Japanese Growth Strong As Expected
Going through the specifics of the report there seem to be no real negative aspects of the report.
-Growth was not based on inflationary monetary policy as money supply growth was weak. As a result of continued weak money supply growth and increased supply of goods, the rate of price deflation actually accelarated. Because of the high price deflation, real interest rates is actually higher than in America and Europe, further underlining that this boom is not based on unsustainable inflationary monetary policies. The high real interest rates have made the Japanese private sector reduce their debts and strengthen their balance sheets.
-Growth was not based on increased government spending, as government purchases actually declined from the previous quarter and rose far less than total GDP from the year before. This is in sharp contrast to America, where government purchases have increased slightly relative to GDP. It also means that the increase in the burden of government we saw in the third quarter seems to have been an abberation.
-Instead, growth reflected a broadbased increase in private demand, with private consumption, residential investments, business investments and the current account surplus all increasing strongly. Somewhat surprisingly, inventories gave no positive contribution to GDP, something which bodes well for the first quarter.
The only thing that could be construed as "negative" is that the deterioration in terms of trade accelerated somewhat, mostly due to higher prices on imported oil. But this is not really a negative, it just means that the headline volume number exaggerates real growth somewhat (why volume numbers that don't take terms of trade into account can be misleading see here).
Adjusted for terms of trade, real GDP growth was an annualized 4.3% compared to the quarter before and 3.2% compared to a year before. This is still higher than both the U.S. and Western Europe. The U.S. for example, had annualized growth of only 0.7% compared to the quarter before and 2.8% compared to the year before.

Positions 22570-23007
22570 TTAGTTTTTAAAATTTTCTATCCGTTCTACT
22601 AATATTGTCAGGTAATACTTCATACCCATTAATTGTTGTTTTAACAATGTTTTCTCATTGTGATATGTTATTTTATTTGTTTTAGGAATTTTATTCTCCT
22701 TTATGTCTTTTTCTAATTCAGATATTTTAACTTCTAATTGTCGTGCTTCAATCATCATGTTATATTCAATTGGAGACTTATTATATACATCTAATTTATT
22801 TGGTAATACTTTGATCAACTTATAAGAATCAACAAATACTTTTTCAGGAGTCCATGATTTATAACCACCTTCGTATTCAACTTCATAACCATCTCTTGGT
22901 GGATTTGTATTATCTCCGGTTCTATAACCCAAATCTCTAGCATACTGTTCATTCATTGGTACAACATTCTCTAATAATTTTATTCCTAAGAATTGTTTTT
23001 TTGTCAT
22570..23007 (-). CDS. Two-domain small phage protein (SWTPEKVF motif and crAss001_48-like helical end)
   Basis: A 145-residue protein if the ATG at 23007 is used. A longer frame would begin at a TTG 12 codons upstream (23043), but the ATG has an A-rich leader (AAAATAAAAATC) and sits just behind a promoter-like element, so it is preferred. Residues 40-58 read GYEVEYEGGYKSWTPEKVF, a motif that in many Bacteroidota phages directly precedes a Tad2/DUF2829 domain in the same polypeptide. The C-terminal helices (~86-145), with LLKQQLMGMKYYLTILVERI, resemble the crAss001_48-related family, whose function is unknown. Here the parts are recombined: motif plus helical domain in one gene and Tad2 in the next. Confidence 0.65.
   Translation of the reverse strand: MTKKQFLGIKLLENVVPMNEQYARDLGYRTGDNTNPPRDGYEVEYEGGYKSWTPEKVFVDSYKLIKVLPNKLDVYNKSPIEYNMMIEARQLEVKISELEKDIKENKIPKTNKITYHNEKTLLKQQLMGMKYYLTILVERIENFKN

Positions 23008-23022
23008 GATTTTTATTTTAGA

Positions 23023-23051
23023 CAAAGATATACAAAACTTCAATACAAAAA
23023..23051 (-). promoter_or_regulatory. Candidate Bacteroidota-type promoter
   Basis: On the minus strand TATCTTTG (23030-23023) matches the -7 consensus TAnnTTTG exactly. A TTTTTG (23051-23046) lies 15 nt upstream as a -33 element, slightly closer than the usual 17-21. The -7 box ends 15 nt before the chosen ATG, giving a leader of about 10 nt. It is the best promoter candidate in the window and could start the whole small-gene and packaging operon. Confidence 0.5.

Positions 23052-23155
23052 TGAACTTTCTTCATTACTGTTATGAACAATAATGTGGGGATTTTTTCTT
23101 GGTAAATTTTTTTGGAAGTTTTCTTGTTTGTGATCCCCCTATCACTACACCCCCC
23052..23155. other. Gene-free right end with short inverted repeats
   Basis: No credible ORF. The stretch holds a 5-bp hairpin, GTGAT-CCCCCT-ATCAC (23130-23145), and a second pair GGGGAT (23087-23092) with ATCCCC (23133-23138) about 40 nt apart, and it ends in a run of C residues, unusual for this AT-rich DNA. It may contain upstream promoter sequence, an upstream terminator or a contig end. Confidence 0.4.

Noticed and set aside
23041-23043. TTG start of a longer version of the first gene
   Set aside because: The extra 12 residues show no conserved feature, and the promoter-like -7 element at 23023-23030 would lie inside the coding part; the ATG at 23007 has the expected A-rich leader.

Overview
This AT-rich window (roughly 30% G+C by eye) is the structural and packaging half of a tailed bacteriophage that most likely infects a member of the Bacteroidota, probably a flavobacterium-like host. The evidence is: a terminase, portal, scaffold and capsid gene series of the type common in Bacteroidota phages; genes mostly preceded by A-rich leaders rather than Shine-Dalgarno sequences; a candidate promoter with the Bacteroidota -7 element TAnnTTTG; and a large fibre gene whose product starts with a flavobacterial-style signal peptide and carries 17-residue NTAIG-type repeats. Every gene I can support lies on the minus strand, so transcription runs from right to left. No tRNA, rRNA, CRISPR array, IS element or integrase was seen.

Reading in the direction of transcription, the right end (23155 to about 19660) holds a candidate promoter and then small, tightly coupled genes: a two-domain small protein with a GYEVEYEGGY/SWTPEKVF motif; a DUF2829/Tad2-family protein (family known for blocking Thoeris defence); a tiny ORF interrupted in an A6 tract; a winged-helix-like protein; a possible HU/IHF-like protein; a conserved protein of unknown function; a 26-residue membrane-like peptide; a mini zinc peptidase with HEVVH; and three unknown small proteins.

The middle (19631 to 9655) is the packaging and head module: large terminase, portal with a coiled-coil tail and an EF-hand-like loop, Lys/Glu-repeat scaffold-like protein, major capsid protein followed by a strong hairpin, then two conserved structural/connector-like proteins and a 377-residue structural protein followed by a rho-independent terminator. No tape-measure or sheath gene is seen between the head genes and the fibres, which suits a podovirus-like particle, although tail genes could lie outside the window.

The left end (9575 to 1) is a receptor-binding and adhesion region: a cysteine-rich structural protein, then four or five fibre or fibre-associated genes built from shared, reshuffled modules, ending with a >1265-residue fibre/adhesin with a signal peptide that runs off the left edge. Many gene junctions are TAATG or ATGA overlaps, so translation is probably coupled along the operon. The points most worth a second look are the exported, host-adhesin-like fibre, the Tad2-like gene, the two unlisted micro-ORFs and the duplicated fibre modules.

Moreover, if one considers that Japan have a shrinking population, compared to less than 0.5% population growth in the Euro-zone and 1% population growth in the U.S., Japan have a even bigger lead in GDP per capita growth than in GDP growth. In addition, Japan have a rapidly rising investment income surplus from abroad, meaning that real national income is growing even faster than GDP. By contrast, net investment income in both the U.S. and Europe is deteriorating meaning that their income growth is slower than GDP.
This is not to say that there aren't problems in the Japanese economy. The rapidly declining working age population means that growth is likely to be held back significantly in the future, although the effect of this could be mitigated if the Japanese is able to increase the average retirement age. Moreover, while private sector balance sheets are healthy, the government budget deficit is far too high, particularly when considering the aforementioned aging population. Indeed, the budget deficit is even higher relative to GDP than in America-or in Germany and France.
But still, while the aging population and the high budget deficit poses long-term dangers to the Japanese economy, the short-term outlook seems strong. Japan will likely outperform both America and Western Europe during 2006 in terms of GDP growth.